Bacon-wrapped anything tastes good, right? Well, how about swapping out that fatty pork belly (aka bacon) for another delicious cured meat: prosciutto! This aged Italian ham is quite lean, and adds tremendous pork flavor without the calories and fat.

  • To prepare: Slice 12 dried mission figs in half (fresh figs are also excellent, but harder to find this time of year). Add a teaspoon of goat cheese to each cut half, and wrap with a strip of prosciutto (one piece of ham cut in half lengthwise works well). Secure with a toothpick and bake in a 400° F oven for 8-10 minutes, until the prosciutto is crisped and cheese has just started to melt. Drizzle with a balsamic reduction (or good honey) for a delicious final touch.

Eggplant Caponata

Caponata is the Sicilian cousin of ratatouille made with eggplant, tomatoes, peppers, capers and olives. Traditionally the eggplant is fried, but this version uses roasted eggplant to significantly cut back on oil. Caponata is an outstanding topping for bruschetta, or makes a healthy addition to a cheese and meat board.

  • To prepare: Slice one medium eggplant into 1-inch cubes. Toss with 1 tablespoon olive oil and roast in a 400° F oven for 20 minutes until soft. Once cooked, heat 1 tablespoon of olive oil in a large, wide saucepan over medium heat. Add one diced red pepper, one minced red onion, three cloves minced garlic and 1 teaspoon of salt. Sauté 5-8 minutes until the vegetables soften. Add the roasted eggplant plus one 14-oz can crushed tomatoes, ¼ cup minced green olives, 3 tablespoons capers, and 2 tablespoons each balsamic vinegar and sugar. Turn the heat to medium-low and simmer for 30 minutes until the mixture is thick. Top with slivered fresh basil and spoon on top of crostini, or simply serve caponata alongside a meat and cheese platter to add some veggies to your spread.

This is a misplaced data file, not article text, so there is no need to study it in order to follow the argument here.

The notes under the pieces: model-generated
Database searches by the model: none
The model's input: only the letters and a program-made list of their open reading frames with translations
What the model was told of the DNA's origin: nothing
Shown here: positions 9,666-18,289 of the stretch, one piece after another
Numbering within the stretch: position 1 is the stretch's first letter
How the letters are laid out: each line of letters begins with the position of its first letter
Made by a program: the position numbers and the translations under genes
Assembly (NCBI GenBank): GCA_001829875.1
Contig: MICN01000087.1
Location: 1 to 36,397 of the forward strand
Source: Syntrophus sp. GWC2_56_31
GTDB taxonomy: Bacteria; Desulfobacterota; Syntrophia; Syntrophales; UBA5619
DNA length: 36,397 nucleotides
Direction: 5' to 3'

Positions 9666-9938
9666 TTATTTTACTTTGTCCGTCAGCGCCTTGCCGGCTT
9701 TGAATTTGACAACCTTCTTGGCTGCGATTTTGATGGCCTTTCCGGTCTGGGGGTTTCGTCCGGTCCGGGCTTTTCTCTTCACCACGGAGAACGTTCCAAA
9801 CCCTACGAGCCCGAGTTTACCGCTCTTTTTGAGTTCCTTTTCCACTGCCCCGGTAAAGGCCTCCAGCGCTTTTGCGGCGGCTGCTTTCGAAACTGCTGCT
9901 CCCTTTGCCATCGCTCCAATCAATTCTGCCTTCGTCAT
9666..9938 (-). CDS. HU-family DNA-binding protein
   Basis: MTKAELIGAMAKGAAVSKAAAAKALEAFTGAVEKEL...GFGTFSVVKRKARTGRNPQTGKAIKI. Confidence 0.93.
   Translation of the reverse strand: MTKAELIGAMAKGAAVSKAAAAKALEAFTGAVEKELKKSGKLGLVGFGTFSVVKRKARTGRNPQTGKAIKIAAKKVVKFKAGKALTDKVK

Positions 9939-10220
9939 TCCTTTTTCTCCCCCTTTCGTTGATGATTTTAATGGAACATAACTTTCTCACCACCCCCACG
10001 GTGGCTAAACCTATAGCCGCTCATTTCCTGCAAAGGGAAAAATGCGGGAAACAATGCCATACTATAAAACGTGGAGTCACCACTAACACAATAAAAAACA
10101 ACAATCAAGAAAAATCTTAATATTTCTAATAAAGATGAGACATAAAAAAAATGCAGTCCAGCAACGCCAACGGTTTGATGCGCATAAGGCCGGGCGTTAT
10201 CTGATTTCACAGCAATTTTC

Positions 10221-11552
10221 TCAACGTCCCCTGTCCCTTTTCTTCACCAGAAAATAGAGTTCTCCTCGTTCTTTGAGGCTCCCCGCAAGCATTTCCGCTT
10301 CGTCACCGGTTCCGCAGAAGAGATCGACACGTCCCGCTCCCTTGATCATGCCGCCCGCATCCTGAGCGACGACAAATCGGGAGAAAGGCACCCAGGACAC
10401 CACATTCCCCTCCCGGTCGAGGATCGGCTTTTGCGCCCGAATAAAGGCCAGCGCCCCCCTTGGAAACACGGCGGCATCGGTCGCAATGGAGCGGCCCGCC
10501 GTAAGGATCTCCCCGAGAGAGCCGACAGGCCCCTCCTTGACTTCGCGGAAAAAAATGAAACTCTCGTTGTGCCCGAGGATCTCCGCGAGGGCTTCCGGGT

Salmon Gravlax

With its high-levels of heart-healthy omega 3 fatty acids, salmon is one of the healthiest fish you can eat. Lox, which can be very expensive to purchase, is actually quite easy to make at home. You just need a good piece of wild salmon (previously frozen is fine), some salt, sugar, dill and a few days to cure in the fridge. Gravlax is the traditional Scandinavian preparation of cured salmon lox, made with plenty of fresh dill and served with pumpernickel toasts and mustard dill sauce.

  • To prepare: Slice a 2-pound center-cut filet of salmon into two equal-sized pieces. Top each piece with ¼-cup each of kosher (coarse) salt and sugar, and rub into the flesh. Sandwich a large bunch of fresh dill between the two salt-rubbed halves. Next, rub the skin-side (the outside of the salmon “sandwich”) with another ¼ cup each of kosher salt and sugar. Tightly wrap the entire “sandwich” in plastic wrap, and place in a wide baking dish (it will emit water/juices). Place a plate or small cutting board on top and weigh it down with a few soup cans. Refrigerate the salmon for at least 2 days (maybe even 3) turning it every 12 hours. At this point the salmon is “cured.” To serve, unwrap, remove the dill and rinse under cold water to remove the salt/sugar rub. Pat dry. Using a VERY sharp knife, cut super thin slices of salmon against the grain at an angle to make wide, thin slices of lox. Fan out on a platter and serve with crackers and a prepared mustard dill sauce.

What are your favorite healthy holiday appetizers? Share them in the comments below.